Photo courtesy of Healthy Toys

Dangerous levels of lead in toys is just the beginning according to a group of advocates that found many of the toys they tested had high levels of other toxic chemicals, such as arsenic and cadmium.

The Coalition for a Safe and Healthy CT, along with the CT Citizen Action Group tested 1,200 popular children’s toys for toxic chemicals and released the results at The group tested the toys for arsenic, cadmium, PVC, lead, mercury, bromine, chromium, tin and antimony—chemicals that have all been linked to health problems and have been subject to either regulatory restrictions or voluntary limits set by industry associations or third party environmental organizations.

The good news is that 28 percent of the products did not contain any lead, cadmium, arsenic, mercury or PVC, including many made in China. The bad news is 35 percent tested positive for lead, 47 percent were made of PVC, and 22 out of 764 tested positive for cadmium.

While the dangers of lead have been well-publicized the threats of PVC and cadmium have received little press. According to the CCAG press release, PVC is dangerous because phthalates, which are chemicals commonly added to PVC to make it soft and flexible, can leach out of the plastic. Exposure to phthalates is linked to birth defects of the genitals and altered levels of reproductive hormones in baby boys. Cadmium is a heavy metal used in coatings and pigments in plastic and paint.  It is a known carcinogen and exposure can cause adverse effects on the kidneys, lungs, liver, and testes.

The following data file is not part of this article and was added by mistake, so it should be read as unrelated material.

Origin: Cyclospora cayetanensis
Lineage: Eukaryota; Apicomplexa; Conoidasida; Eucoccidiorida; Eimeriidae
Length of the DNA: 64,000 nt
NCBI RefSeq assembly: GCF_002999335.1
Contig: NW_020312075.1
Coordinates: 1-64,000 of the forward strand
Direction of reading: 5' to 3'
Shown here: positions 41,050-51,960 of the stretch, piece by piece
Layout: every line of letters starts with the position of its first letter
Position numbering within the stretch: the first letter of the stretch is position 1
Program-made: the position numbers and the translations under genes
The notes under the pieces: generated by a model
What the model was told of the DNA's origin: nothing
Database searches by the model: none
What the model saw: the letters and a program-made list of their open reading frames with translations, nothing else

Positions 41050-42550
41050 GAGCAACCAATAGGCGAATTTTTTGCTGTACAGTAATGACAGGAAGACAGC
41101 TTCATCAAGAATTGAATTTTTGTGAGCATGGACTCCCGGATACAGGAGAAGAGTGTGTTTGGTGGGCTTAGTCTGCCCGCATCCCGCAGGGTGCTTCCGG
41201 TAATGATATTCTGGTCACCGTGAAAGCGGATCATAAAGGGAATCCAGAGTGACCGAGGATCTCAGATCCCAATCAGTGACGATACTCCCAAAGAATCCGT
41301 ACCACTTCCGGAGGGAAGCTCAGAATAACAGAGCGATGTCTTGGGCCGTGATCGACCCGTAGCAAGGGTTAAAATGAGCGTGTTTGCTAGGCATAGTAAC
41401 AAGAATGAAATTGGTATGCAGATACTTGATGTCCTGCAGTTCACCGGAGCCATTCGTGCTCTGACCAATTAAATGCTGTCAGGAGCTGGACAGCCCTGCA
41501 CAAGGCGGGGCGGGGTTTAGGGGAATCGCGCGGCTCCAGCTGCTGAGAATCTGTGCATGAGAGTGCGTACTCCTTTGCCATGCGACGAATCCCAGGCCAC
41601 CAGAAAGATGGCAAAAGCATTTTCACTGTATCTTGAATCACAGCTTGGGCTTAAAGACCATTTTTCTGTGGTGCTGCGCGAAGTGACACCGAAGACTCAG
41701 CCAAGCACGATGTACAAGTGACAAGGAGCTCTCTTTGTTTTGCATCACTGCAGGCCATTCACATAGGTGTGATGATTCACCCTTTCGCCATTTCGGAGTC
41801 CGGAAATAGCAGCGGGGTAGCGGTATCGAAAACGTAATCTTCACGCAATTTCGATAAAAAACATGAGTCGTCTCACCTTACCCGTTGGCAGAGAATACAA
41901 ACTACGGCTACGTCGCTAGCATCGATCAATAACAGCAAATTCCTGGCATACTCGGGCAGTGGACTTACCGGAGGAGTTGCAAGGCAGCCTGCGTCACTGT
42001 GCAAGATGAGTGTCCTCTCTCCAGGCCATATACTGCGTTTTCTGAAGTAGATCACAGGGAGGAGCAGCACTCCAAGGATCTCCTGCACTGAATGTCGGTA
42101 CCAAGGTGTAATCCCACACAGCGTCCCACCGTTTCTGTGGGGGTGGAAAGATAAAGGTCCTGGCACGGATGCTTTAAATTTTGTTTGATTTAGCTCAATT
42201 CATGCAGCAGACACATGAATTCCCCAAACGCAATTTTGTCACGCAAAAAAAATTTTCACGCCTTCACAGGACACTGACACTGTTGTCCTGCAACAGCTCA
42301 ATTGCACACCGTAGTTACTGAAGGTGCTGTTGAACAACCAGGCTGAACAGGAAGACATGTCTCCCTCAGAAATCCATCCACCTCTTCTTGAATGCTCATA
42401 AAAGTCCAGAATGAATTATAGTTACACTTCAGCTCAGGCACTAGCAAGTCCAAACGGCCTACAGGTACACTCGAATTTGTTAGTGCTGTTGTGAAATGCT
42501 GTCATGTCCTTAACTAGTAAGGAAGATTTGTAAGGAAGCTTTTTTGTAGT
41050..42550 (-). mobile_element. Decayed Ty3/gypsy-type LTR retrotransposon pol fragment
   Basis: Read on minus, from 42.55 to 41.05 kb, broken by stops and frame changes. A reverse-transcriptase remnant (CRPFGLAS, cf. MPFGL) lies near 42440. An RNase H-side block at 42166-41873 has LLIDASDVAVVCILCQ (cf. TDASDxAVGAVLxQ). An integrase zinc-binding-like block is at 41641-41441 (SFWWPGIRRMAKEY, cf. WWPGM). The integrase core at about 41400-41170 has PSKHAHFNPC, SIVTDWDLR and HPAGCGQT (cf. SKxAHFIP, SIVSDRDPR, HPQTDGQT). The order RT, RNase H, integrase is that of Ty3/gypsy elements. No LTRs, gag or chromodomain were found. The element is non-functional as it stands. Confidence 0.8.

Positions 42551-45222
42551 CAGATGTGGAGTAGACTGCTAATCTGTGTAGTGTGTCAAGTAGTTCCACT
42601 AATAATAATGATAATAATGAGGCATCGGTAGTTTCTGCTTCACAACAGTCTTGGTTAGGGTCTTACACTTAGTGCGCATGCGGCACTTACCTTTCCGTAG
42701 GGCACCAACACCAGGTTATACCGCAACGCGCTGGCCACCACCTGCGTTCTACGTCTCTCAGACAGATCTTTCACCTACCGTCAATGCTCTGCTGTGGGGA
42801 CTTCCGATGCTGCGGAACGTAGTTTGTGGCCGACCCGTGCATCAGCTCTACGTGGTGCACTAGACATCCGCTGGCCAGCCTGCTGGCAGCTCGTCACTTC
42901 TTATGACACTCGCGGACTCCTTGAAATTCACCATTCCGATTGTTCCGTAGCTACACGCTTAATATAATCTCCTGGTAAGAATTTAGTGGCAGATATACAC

There are no federal regulations or mandatory restrictions on PVC and cadmium in children’s products.

With millions of toys on the market it was impossible to test them all, but visitors to can nominate other products to be tested. The most commonly requested items will be tested each week leading up to the Holidays.